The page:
10 Ways to Ruin Your Claim Using Social Media

Social Media

10 Ways to Ruin Your Claim Using Social Media

Social Media has come a long way. What was once merely forums of discussion on specific topics, now has become fully integrated in our daily routine. Wake up-check Facebook newsfeed. Having lunch-post picture on Instagram. Watching TV-follow discussion on Twitter. Not to mention a host of other platforms that let people know where we are, what we are doing and what we are thinking at any given moment.  Although this ability to see into people’s lives may be useful, it can also be very dangerous.

Posting anything on the internet can be permanent and damaging, so be very cautious of what you decide to post online. If you choose pursue a claim, you may be entitled to compensation under the law. Insurance companies and their legal team may use information posted on the internet to harm your legitimate claim.

Here are ten ways that may guarantee your claim is ruined from using social media:

1. Posting pictures of you dancing at a party after your injury.

2. Sharing how you had a blast running a 5k when your damages include an injured leg.

3. Being tagged in pictures that show you doing something illegal.

4. Writing on your friend’s wall how about excited you are to go on a cruise now that you will have money from all your damages.

5. “Checking in” at the gym on Facebook when you are supposedly bedridden.

6. Posting before and after pictures of your accident on Facebook before you have talked to your lawyer.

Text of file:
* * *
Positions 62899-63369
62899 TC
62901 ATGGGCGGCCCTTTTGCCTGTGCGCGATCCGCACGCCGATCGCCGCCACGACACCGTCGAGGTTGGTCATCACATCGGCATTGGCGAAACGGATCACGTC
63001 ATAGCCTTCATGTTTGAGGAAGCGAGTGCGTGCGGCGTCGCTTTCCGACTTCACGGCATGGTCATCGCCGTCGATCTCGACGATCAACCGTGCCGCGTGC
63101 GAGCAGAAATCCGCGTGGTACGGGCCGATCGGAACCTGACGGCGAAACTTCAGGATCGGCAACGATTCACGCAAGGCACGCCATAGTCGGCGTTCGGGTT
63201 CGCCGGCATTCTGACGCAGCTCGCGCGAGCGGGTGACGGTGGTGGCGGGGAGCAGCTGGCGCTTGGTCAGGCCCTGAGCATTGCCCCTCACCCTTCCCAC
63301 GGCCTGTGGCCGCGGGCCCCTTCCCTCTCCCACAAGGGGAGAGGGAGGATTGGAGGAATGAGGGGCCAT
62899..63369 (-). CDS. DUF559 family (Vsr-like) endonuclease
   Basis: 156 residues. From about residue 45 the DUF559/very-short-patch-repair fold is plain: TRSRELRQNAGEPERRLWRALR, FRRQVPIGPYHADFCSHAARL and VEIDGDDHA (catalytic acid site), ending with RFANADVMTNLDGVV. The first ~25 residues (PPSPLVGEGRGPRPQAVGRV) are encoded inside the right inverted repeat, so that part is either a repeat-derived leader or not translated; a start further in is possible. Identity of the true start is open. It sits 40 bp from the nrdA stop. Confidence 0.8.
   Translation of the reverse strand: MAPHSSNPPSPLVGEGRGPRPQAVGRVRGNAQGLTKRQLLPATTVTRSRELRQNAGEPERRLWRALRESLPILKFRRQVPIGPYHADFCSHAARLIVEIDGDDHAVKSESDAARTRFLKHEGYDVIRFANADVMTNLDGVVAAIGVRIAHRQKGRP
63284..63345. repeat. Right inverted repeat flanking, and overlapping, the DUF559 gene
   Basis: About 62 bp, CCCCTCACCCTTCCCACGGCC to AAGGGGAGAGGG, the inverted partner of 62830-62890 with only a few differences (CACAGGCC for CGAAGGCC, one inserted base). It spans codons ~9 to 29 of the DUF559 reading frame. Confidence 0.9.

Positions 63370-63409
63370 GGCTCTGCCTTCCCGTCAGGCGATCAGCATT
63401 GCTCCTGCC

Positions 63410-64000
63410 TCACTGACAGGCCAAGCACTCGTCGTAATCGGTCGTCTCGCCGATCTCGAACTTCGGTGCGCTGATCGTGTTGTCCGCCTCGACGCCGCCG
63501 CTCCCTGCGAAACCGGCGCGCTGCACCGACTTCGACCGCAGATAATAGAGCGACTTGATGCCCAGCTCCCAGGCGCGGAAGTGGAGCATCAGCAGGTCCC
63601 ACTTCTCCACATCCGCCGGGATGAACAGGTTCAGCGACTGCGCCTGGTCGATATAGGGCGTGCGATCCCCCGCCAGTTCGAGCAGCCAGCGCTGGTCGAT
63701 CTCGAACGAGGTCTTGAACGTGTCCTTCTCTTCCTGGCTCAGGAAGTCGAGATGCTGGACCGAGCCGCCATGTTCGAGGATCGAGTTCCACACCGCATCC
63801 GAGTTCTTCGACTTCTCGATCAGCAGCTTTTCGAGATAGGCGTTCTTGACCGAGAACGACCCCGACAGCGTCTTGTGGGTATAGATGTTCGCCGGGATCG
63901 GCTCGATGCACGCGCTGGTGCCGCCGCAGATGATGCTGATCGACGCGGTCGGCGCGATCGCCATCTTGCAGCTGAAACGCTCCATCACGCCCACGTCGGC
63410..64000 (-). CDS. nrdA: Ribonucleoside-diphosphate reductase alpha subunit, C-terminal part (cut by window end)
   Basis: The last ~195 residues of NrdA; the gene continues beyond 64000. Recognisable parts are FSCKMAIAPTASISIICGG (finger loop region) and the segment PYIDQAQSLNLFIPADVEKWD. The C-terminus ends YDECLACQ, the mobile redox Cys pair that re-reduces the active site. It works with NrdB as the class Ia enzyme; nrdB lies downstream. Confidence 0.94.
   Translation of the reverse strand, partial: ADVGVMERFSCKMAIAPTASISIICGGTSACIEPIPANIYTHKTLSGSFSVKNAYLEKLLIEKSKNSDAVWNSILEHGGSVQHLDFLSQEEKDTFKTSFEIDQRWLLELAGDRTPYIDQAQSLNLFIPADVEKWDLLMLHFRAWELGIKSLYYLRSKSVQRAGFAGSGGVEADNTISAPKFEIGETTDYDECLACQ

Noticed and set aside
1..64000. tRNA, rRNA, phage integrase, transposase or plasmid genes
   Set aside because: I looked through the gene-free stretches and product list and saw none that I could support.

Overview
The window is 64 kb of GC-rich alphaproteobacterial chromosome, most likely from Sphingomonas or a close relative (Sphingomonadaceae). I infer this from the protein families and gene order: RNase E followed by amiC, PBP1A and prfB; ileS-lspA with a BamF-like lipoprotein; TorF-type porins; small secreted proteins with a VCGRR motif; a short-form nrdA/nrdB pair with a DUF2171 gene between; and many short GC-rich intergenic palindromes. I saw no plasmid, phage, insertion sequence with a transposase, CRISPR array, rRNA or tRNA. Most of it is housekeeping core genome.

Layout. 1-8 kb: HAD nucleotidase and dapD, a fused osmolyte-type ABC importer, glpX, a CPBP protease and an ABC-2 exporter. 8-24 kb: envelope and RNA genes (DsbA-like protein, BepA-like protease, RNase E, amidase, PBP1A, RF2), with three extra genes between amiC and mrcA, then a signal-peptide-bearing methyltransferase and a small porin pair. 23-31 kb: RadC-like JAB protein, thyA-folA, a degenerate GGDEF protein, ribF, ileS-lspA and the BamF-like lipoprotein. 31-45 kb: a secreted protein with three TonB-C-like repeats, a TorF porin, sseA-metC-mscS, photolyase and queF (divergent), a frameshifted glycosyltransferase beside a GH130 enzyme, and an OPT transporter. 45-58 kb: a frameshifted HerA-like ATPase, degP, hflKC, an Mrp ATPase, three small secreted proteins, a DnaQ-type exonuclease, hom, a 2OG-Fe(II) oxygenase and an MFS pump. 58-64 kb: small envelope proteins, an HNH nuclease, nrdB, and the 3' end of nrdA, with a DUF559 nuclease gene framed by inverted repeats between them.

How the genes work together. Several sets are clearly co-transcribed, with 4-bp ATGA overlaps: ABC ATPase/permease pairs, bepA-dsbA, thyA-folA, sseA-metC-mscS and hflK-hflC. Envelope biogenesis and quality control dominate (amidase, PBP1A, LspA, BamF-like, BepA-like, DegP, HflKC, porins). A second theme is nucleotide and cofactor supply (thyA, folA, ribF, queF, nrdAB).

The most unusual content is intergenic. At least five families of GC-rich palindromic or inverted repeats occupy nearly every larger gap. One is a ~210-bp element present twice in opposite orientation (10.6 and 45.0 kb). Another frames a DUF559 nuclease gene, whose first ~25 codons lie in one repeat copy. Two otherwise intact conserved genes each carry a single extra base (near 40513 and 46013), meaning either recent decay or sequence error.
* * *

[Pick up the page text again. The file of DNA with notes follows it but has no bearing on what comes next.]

7. Accepting a friend request from an Insurance Adjuster.

8. Posting a “selfie” on Instagram that shows your bruises and cast being off for a while.

9. Writing a detailed blog about your accident before seeking an attorney.

10. Tweeting about how you loved going skiing during your recovery period.

Although some of the comments listed are humorous, there can be devastating consequences to your claim even if what you were to post or write seems harmless.

A simple rule to follow is ALWAYS speak with an attorney before using social media if you are pursuing, or intend to pursue, a claim.

If you or someone you know have been injured in an accident, contact us today for a complimentary case consultation.


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  1. […] ruling by the Georgia Court of Appeals, parents can be held liable for what their children post on Facebook.  The Georgia Court of Appeals recently ruled that the parents of a seventh-grade boy were […]

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